Mesh Conference is Toronto’s most important DIY conference.
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That’s right Mesh Conference is a DIY event. It’s the Do-It -Yourself endeavour of small dedicated group of individuals. And you can see each of their personalities and interests in the schedule and speakers. Rob Hyndman (@rhh), Stuart MacDonald(@stuartma), Mark Evans(@markevans), Mathew Ingram(@mathewi), and Mike McDerment (@mikemcderment) have been working very hard since 2006 to build a world-class that has attracted renown speakers, mayors, and attendees. The secret is that Mesh is an event that all of them want to attend. The reason they invest time and effort into this event is because it is really for them.
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Why is Mesh Toronto’s most important DIY event?
There are great events ranging from my DemoCamp to EcommerceCamp, from MakerFaireTO to Open Toronto, TechTalksTO to HackTO. There are a great number of local events that have emerged. The thing about Mesh is that it started in 2006. Over 5 years ago, shortly after the first BarCampToronto. And since the very first Mesh, it has always had an air of professionalism that others should strive to obtain. Mesh from the very first event was an event that was world class. It was Canadian in size (about 1/10th the size of a US event). But it has always been DIY, it has never felt DIY.
Rob, Stuart, Mark, Mathew, Mike and Sheri deserve true accolades for building an event that defines the emerging technology, emerging culture, emerging policy in Canada. Thank you!
I hope to see everyone at the Allstream Centre this week.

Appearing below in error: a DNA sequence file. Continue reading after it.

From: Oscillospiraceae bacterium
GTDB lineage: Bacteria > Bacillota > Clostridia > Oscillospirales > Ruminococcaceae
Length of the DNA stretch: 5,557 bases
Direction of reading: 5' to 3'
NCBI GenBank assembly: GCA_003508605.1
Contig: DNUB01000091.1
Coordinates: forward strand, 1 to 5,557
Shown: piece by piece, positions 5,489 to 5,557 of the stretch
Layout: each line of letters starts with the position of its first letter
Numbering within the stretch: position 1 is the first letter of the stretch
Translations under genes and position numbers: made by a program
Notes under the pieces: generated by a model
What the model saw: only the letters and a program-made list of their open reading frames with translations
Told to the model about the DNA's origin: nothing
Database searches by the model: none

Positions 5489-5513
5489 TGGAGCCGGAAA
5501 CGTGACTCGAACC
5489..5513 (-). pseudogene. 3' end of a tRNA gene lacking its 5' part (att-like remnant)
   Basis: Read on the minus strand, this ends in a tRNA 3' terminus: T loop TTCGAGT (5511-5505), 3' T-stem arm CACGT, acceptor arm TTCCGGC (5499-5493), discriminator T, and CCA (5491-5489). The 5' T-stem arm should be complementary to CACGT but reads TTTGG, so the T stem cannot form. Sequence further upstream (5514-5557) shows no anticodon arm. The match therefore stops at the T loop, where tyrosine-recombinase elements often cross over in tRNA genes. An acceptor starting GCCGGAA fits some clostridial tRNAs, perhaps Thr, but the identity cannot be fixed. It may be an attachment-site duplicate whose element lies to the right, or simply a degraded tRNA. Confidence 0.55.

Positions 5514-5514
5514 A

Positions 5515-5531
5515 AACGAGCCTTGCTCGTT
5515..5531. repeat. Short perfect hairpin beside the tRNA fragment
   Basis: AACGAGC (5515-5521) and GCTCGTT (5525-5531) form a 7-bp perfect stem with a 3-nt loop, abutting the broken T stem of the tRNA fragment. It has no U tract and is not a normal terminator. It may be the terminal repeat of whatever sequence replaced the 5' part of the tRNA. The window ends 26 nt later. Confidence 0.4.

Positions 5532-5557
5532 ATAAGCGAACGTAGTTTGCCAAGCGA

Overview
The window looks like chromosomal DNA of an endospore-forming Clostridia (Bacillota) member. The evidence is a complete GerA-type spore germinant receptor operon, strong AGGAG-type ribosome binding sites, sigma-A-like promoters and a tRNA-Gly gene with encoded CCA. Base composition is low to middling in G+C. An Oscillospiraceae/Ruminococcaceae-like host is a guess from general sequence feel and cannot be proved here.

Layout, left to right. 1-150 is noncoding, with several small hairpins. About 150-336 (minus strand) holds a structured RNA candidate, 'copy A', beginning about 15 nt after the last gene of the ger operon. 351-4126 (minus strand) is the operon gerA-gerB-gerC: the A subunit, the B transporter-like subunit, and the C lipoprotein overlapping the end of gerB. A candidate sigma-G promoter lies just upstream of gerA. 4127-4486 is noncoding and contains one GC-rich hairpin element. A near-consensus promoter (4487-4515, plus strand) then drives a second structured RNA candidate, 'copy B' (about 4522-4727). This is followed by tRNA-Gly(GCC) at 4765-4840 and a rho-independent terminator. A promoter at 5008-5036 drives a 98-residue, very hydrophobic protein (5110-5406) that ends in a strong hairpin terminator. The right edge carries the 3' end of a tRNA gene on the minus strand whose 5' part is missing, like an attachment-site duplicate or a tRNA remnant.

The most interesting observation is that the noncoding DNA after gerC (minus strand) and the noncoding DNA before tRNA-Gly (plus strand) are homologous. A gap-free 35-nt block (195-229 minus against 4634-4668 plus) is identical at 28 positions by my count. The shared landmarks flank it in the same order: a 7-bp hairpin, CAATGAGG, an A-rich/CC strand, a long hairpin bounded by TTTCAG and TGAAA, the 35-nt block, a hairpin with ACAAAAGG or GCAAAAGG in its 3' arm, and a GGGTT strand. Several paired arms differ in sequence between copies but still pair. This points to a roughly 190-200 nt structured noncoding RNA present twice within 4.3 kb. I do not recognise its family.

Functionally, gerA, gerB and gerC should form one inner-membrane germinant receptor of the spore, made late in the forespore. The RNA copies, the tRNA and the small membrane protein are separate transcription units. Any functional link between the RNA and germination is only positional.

Corporations really need folks in their 30s to early 40s, but there is a tentative relationship at best between that cohort and Corporate America – 10 Reasons Gen Xers are Unhappy at Work
This list, all but #8, feel strangely familiar. I hadn’t realized the impact of being part of Generation X and Rae Days, Roger and Me, Reaganomics and Black Monday had on the underlying psyche of a generation. Tammy Erickson has a great article in Business Week. This coupled with the DIY ethic and punk rock nature of the first generation of web startups, it make sense that GenXers have issues with corporate america. Where was Johnny Bunko 15 years ago?
- X’ers’ corporate careers got off to a slow start and many are still feeling the pain.
- When you were teens, X’ers witnessed adults in your lives being laid off from large corporations, as re-engineering swept through the business lexicon.
- Most corporate career paths “narrow” at the top —the perceived range of options diminishes as individuals become increasingly specialized in specific functions or roles.
- Just your luck—the economy was slow when you entered the workforce and now its slowing once again—just as you are standing at the threshold of senior management.
- And then there are those pesky Gen Y’s.
- X’ers are, in fact, surrounded by a love fest—and not feeling the love.
- X’ers are the most conservative cohort in today’s workforce—and you’re surrounded by “shake ‘em up” types on both sides.
- Many X’ers’ are guarding a closely held secret: you’re not all as comfortable with the technology that is changing the way things are done as everyone seems to think you are.
- And if Boomer colleagues are annoying, the Boomer parents of your Y reports are down-right over-the-top.
- Finally, your own parenting pressures are at a peak.